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Assembly did have accomplishments

The people's business

POSTED: April 29, 2008 5:00 a.m.
The end of session has finally come and gone.  Legislators have returned to their families, homes and communities.
A lot has and will continue to be written and said about the 2008 session.  In this modern era of reality TV and American Idol, pundits and our friends in the media like to focus on all of the drama surrounding our differences and disagreements. This just serves to pit people and personalities against each other.
In the process, the stories of our true success and accomplishments seem to fall through the cracks.  There are many examples of hard work, deliberation and compromise that resulted in completing the people's business this session and I am proud of our accomplishments.   
As gas prices rise and the housing market continues to be unpredictable, many people's thoughts are on the economy.  The Senate passed legislation that will help protect homeowners by lengthening the notice period for foreclosures.  We also passed targeted tax breaks for key industries to encourage growth and new jobs.  Also, the Senate put in $500 million in the budget for local property tax relief.
Investing in our education system is an important responsibility.  The key to success in education is local control, parental involvement, flexibility and choice. HB 881 establishes the Georgia Charter Schools Commission that will authorize and provide full funding for start-up charter schools across the state.  This will give school districts more flexibility and parents and students more choices.  This is a great start to reforming our school systems.
Many people erroneously believe you can fix problems just by throwing more money at them. Not only is this not true, but studies have shown that the reverse is often the case.  That said though, we have significantly increased the funding for education this session. The budget includes $50 million in new education funding to repay austerity cuts.  Also, the budget includes $10 million in bonds targeted to low wealth school districts and $92 million total in general school construction money.    
Trauma has also been an issue that we have worked very hard on.  The Senate allocated $60 million to the State Trauma Commission to expand the network. The FY 09 budget included a $17.3 million increase in reimbursements for service provided at trauma hospitals.  FY 09 also includes $98 million in state funds and $341 million total to fully fund PeachCare for Kids.  $3 million in new funds were allocated for community health centers and $13.6 million in new funding for mental health hospitals.
I am pleased to announce that legislation I've been working on since 2006, SB 433, received final passage last Friday.  These reforms will allow patients to have more choices and maximize the full potential of healthcare providers.  The legislation also allows Cancer Treatment Centers of America to finally apply for a CON so that they can build a destination cancer treatment facility in Atlanta.   This is terrific news for our economy and great news for cancer victims, who will now have more options available to them.  I am extremely proud of this legislation.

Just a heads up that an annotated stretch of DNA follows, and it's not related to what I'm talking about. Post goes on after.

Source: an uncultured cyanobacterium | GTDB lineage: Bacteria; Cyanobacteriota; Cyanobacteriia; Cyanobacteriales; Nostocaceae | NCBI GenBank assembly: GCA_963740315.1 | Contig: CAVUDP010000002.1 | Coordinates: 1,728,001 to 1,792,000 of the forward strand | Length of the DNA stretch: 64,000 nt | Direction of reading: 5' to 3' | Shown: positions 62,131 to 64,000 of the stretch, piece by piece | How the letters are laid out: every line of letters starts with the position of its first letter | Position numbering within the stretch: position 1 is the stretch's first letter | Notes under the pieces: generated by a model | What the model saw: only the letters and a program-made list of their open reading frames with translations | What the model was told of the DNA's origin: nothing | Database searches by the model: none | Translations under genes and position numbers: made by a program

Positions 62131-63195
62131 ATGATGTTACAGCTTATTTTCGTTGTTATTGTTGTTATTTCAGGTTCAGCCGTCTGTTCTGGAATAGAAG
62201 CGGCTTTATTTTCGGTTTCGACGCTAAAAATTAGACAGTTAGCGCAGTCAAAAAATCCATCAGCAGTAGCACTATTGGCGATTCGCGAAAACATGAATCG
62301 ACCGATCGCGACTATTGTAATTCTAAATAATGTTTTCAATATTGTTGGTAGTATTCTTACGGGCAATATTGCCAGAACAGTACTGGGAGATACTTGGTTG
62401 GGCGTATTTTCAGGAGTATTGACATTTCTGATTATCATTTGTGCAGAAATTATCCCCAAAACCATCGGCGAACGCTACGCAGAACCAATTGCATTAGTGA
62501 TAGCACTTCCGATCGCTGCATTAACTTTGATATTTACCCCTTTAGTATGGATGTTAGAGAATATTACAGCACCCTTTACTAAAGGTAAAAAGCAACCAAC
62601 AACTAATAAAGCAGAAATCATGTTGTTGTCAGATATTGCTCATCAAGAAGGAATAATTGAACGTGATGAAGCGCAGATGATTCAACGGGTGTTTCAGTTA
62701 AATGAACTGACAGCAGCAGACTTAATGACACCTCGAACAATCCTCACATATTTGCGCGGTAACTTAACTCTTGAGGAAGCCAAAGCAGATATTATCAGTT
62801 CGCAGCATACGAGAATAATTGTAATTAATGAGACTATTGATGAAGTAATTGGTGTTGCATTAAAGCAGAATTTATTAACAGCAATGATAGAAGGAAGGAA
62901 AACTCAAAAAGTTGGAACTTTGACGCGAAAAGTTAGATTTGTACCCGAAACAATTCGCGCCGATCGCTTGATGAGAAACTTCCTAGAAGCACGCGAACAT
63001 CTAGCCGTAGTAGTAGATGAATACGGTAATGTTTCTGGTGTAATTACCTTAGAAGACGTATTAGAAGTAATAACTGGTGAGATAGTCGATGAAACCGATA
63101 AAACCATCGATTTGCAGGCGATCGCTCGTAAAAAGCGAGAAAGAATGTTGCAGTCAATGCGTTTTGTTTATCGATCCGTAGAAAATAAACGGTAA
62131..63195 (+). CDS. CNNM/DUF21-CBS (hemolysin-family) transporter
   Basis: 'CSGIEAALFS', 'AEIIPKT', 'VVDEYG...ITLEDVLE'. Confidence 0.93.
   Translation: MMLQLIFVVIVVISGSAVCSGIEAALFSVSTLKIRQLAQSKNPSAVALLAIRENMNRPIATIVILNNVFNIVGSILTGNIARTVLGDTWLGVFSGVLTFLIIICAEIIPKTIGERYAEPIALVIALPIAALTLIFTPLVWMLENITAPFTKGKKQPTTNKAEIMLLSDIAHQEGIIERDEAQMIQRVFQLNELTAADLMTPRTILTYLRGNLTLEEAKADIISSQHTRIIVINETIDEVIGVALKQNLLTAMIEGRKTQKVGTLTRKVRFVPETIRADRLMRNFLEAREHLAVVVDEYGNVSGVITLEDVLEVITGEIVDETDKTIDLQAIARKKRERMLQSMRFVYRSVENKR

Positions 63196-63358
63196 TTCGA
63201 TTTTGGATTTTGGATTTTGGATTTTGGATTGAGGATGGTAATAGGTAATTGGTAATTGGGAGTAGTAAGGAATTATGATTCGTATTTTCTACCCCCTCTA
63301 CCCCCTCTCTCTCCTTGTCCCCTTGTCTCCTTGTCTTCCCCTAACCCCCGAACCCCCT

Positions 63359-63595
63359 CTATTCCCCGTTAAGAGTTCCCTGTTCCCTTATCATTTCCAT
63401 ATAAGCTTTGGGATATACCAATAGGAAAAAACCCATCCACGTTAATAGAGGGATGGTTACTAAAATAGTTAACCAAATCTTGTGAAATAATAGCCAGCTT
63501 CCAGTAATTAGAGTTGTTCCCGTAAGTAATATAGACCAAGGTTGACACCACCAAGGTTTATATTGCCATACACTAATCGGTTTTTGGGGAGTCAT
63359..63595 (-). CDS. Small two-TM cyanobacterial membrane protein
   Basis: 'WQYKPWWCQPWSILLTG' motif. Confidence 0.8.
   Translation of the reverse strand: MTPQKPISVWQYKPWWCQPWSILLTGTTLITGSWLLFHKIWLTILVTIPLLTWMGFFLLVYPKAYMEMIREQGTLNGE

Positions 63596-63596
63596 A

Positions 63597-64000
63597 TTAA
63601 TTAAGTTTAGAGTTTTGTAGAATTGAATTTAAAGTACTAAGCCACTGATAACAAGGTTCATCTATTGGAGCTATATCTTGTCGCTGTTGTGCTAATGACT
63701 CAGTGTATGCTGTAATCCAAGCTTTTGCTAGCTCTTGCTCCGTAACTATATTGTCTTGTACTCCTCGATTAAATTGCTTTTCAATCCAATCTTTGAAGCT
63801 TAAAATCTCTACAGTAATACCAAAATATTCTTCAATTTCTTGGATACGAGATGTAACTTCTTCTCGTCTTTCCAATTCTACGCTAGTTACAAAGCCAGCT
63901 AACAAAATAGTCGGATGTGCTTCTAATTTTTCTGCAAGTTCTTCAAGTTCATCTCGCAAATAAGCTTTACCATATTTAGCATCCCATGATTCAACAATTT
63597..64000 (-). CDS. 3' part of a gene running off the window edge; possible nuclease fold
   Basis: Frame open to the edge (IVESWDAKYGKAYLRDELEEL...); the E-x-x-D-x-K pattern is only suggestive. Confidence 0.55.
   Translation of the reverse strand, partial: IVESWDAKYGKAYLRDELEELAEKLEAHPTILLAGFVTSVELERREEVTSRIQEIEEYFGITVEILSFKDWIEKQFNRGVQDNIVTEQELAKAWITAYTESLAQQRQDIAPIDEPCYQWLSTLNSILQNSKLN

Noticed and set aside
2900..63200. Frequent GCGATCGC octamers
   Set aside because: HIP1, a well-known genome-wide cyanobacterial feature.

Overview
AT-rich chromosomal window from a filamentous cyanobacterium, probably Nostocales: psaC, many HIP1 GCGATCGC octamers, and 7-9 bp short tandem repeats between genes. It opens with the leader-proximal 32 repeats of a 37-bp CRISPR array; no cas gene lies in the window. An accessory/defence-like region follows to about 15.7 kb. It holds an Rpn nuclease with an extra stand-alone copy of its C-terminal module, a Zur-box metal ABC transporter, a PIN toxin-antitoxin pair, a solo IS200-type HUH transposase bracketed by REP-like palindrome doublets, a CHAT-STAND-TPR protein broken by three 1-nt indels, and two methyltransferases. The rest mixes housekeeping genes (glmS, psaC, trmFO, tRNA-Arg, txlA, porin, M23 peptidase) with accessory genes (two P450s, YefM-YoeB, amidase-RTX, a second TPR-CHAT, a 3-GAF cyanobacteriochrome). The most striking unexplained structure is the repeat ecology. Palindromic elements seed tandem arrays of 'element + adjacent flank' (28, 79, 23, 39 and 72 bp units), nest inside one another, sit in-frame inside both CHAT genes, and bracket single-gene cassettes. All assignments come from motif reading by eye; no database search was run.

Many of the pundits will point out all of the differences and disagreements that took place, but will barely even mention the hard work, deliberation and compromise that took place under the gold dome this session.  SB 433 is a great example of just that.  A small group of legislators from both chambers put in long hours to create the best policy.  We put aside all of the special interests, and put principles over politics to do the right thing.
I am happy to report that the General Assembly has reinforced our laws on sexual offenders in 2008 with SB 1. It restores the 1,000-foot rule for those who rent property or work near a child care facility, church, school or area where minors congregate.  In addition, SB 1 prohibits convicted sex offenders from photographing minors without parental consent.
To make sure that government is good stewards of the people's money, we are instituting "zero-based budgeting" in all of the state departments.  This will require departments to show how each penny is being used and justified.  As Ronald Reagan once said, "The closet thing to eternal life we will see on this earth is a government program."  Reagan was right, and this is an effective tool to ensure that programs are needed and spending tax dollars is justified.
Throughout this year's session, I have been impressed with the Senate's efforts to work in a bi-partisan fashion to pass influential and comprehensive legislation for the benefit of every Georgian.  It was an honor for me to serve you once again in this distinguished body.  As always, please contact me on the issues that are affecting you and your interests.
 
 
Williams is Senate majority leader and represents the 19th Senate District, which includes Long County and part of Liberty. He can be reached at (404) 656-0089 or by email at tommie@tommiewilliams.com.
 

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